Nelson is now marking a week without any new or probable cases of Covid-19.
New Zealand Prime Minister Jacinda Ardern has revealed there are just 15 new cases of the virus confirmed nationwide today. In Nelson there are only 27 cases and in Marlborough there are 21.
All cases are travel-related and there is no evidence of a community outbreak in the region. All cases are in isolation at home or in their place of usual residence. There are no cases in hospital.
A Nelson Marlborough Health spokesperson says there have been no new or probable cases in Nelson or Marlborough.
Forty two people visited a Community Based Assessment Centre in Nelson yesterday and 39 swaps were taken.
Today, the total number of people who have recovered from COVID-19 in the Nelson Marlborough region is 30.
Restrictions under level 3
Ardern also revealed that when New Zealand moves to alert level 3, there would be a partial opening of schools for students up to Year 10 only and attendance isn’t mandatory.
Students who can remain home and do distance learning are encouraged to do so.
Children at school would be kept in the same groups each day and it would be down to each school to work out how to do that, Ardern said.
Public play equipment would remain closed.
Public-facing bars and cafes, malls and retail stores have too much contact with the public so they will remain closed.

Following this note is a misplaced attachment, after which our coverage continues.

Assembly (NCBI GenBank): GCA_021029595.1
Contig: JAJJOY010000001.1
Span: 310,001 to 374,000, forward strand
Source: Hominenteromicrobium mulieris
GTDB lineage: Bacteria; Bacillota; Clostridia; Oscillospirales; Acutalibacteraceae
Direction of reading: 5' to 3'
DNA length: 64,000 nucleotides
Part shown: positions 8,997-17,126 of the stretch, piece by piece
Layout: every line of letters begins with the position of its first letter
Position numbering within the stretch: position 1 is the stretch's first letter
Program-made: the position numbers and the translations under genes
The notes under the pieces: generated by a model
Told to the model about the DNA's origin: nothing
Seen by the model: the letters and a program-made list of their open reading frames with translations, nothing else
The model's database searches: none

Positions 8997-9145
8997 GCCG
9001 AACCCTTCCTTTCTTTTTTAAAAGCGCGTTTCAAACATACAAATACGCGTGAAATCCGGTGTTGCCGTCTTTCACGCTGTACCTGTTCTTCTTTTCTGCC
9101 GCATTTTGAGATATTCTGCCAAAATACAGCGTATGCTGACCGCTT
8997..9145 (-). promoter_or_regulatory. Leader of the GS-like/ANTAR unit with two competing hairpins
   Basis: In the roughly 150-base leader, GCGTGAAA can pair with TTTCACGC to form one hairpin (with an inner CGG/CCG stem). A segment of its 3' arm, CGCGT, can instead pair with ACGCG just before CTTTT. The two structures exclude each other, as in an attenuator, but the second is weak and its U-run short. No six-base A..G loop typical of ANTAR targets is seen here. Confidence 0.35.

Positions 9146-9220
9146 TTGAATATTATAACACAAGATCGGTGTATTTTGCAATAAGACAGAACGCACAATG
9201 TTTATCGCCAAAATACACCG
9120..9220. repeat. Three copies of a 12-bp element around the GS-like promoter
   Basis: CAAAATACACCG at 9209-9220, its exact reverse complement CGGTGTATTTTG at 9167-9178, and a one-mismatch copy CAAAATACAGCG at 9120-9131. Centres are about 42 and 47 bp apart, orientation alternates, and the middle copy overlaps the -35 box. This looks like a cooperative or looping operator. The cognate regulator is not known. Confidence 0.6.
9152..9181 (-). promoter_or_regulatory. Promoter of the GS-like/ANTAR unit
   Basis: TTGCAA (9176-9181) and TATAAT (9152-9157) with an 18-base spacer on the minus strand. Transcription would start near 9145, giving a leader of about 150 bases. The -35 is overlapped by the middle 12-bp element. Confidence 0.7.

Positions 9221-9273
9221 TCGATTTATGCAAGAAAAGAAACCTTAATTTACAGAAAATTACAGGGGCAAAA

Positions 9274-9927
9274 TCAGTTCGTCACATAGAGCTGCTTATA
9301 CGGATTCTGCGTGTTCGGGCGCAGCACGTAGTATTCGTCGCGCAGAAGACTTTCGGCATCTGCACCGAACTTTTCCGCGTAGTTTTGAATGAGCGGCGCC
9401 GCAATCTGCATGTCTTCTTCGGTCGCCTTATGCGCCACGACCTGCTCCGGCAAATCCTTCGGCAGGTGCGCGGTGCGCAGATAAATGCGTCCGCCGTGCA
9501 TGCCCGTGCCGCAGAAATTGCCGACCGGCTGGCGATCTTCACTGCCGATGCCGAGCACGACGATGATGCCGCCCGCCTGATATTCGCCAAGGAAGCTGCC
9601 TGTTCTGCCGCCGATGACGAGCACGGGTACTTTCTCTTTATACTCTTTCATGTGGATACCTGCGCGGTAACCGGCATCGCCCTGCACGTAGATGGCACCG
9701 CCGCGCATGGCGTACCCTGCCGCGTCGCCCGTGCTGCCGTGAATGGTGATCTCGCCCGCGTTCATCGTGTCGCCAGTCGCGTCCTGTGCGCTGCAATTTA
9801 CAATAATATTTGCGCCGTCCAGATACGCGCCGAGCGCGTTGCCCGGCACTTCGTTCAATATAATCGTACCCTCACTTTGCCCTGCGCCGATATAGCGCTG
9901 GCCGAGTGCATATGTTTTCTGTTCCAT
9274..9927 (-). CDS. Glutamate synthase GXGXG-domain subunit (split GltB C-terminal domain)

But food deliveries and e-commerce could re-open, she said. Drive-through services at restaurants are also allowed.
The hospitality won’t be able to have face-to-face interactions so restaurants would need to rely on deliveries and retailers have to utilise click and collect.
There could be takeaway coffees, as long as it could be done through an app or online.
Travel restrictions will remain under alert level 3.
But the advice has changed from “keep it local” to “keep it regional” and travel should be restricted as much as possible.
Ardern said the different Covid-19 levels allow different levels of contact between people.
Level 3 is about “restrict” as there was a risk the virus could “bounce back”, she said.
Swimming and fishing allowed, boating banned
Boating and jetskis are still banned because they can be prone to breakdown.
But you can swim, surf and fish from the shore.
Don’t start a new activity that you haven’t done before, the PM said.
If there are signs of congregation, this rule will be reconsidered so Kiwis shouldn’t consider it a time to catch-up with all their swimming buddies, Ardern said.
Expanding your bubble
People should keep their bubble at level 3 but can expand it “a small amount”, she said.
Those who need carers, have shared custody, or want to see their family could do so.
“Keep it exclusive, keep it small,” she said.
For bubbles which included older people or with pre-existing conditions, those people should still be kept safe.
“People need to really use their judgment,” Director General of Health Ashley Bloomfield said.
If there was a child in that bubble, it would be advised to keep the child home from school if possible.
Even though the bubbles were being slightly expanded, Kiwis should try to keep them as limited as possible.